"The relevant test for disqualification is whether the former representation is 'substantially related' to the current representation.... Substantiality is present if the factual contexts of the two representations are similar or related." Trone v. Smith, 621 F.2d 994, 998 (9th Cir.1980). The two representations involved here do not meet this standard. Scholl worked principally on trademark matters for Merle Norman; to the extent that Kendrick and Netter worked on the Merle Norman account, they too were involved primarily in trademark matters. By contrast, the action with respect to which a writ of mandamus is sought involves Merle Norman's use of an allegedly anticompetitive distribution system. Kemper's and Retail Cosmetic's complaints assert that Merle Norman's exclusive dealership arrangement, under which Merle Norman products are sold through "studios," is anticompetitive because it prevents the studio owners from selling competing products; that the imposition of this exclusive dealership agreement without notice to the studio owners is a breach of the owners' contracts; and that Merle Norman is using sham litigation, specifically a trade secret appropriation lawsuit, for purposes of intimidation. The factual context of the trademark matters handled by the Kendrick firm is neither similar nor related to that of the present claims.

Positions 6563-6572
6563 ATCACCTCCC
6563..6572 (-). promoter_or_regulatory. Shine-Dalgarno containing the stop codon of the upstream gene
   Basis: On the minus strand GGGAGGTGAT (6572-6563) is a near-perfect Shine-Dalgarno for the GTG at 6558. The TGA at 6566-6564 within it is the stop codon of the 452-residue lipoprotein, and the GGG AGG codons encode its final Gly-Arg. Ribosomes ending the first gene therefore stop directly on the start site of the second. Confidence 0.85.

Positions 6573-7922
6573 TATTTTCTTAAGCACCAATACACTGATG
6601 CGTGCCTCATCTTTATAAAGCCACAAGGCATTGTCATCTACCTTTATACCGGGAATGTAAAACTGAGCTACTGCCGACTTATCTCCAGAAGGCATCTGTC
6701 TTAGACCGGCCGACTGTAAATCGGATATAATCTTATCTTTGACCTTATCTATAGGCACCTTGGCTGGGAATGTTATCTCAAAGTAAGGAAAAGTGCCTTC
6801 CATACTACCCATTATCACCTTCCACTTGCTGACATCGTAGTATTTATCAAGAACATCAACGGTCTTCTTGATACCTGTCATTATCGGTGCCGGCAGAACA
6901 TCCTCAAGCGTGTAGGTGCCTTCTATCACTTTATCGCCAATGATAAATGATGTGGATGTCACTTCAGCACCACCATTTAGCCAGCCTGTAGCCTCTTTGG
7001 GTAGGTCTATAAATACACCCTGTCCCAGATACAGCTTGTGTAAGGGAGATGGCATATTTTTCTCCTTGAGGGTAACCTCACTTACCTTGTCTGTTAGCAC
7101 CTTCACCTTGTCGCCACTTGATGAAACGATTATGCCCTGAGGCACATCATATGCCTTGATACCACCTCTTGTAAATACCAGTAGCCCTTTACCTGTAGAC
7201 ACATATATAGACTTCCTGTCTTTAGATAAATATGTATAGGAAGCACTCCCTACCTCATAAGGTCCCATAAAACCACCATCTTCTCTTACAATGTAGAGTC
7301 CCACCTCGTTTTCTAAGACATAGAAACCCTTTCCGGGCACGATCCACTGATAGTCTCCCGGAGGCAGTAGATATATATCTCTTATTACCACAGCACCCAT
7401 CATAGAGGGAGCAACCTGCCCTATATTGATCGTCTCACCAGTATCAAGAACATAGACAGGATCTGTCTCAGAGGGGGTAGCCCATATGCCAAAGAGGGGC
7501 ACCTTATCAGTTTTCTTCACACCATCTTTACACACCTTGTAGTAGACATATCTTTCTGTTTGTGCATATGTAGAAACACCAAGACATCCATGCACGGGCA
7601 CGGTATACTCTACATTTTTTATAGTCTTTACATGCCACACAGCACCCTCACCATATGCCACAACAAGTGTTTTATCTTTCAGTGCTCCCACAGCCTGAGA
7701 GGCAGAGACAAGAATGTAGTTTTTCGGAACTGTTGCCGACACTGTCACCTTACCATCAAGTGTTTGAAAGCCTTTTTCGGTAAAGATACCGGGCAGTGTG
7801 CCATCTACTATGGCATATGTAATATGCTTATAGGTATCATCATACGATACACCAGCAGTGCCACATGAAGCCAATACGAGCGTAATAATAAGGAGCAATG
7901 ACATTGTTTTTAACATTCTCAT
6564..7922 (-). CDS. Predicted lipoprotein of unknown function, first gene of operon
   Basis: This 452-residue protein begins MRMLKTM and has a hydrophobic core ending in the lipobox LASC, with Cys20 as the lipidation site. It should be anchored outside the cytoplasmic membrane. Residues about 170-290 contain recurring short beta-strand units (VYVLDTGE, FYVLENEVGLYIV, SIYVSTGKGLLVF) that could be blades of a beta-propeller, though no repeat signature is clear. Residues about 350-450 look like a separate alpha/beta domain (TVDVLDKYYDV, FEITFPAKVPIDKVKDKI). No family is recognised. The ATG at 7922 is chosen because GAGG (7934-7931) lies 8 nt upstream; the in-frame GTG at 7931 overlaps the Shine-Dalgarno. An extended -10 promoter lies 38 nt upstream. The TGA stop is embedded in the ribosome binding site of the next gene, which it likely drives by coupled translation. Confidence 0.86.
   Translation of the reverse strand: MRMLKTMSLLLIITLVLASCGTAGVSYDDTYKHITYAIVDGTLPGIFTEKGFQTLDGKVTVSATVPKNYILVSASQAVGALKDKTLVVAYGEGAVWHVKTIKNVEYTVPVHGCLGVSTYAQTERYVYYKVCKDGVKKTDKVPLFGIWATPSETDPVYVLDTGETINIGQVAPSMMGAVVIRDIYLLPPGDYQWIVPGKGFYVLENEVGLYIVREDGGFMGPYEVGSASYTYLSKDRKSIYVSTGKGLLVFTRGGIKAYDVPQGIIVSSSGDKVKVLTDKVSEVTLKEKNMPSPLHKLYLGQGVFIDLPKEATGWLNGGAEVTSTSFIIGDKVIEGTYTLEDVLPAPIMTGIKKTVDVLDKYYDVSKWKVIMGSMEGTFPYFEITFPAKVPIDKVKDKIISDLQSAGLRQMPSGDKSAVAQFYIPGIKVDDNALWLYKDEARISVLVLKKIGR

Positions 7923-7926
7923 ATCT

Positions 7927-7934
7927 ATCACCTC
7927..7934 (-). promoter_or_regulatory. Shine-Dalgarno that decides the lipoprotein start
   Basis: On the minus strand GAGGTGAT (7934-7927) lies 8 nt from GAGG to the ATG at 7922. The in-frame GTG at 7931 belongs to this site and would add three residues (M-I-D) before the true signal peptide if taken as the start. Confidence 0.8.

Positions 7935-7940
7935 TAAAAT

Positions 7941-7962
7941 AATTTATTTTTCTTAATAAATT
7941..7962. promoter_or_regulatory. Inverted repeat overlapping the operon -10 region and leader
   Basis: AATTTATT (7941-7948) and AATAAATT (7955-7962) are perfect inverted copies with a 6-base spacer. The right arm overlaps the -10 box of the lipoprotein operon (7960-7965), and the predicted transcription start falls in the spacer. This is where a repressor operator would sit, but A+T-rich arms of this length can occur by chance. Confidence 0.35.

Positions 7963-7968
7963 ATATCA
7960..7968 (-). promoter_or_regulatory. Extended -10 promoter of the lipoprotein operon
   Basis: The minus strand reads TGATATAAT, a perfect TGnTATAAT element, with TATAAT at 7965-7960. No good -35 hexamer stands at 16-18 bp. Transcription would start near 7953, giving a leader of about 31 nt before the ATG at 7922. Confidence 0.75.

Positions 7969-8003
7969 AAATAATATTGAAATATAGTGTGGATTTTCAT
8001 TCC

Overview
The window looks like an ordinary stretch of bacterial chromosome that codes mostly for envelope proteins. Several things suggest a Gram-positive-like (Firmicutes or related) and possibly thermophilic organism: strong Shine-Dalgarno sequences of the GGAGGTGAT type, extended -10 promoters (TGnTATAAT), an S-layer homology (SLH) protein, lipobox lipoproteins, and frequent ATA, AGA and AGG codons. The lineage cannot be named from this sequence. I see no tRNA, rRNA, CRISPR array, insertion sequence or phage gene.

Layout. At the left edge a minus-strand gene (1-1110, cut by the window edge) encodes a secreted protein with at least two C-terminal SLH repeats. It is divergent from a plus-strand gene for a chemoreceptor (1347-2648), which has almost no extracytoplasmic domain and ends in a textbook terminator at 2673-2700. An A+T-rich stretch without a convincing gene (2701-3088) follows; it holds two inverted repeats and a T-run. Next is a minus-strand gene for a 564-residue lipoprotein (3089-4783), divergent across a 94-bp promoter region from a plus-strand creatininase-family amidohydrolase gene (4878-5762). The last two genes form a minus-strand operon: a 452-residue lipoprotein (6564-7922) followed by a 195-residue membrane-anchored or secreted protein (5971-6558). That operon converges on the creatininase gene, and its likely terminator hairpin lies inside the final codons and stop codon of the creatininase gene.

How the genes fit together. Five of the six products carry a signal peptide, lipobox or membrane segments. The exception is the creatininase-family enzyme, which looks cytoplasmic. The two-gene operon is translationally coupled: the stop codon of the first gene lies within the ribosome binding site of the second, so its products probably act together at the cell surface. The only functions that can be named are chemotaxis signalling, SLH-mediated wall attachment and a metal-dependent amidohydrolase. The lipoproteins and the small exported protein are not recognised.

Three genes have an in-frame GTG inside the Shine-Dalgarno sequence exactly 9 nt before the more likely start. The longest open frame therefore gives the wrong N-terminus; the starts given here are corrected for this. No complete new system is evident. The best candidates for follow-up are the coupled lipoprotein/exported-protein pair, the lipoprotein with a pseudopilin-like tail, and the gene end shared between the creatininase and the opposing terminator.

There is no evidence that Scholl, Kendrick, or Netter had any in-depth knowledge or confidential information about Merle Norman's distribution system. Petitioners assert that Scholl had access to Merle Norman confidences, citing correspondence between the Kendrick firm and Merle Norman. That correspondence shows only that Scholl, and possibly Kendrick and Netter, knew that Merle Norman distributed its products through studios rather than department stores. Such general knowledge is readily available to the public, including all of Merle Norman's customers, and would not be of particular value in the present action. The correspondence does not indicate any confidential knowledge on the part of any member of the Kendrick firm that is factually related to the issues raised by Kemper's and Retail Cosmetic's antitrust complaints. Nor does the nature of the trademark problems make it likely that any such knowledge would have been transmitted.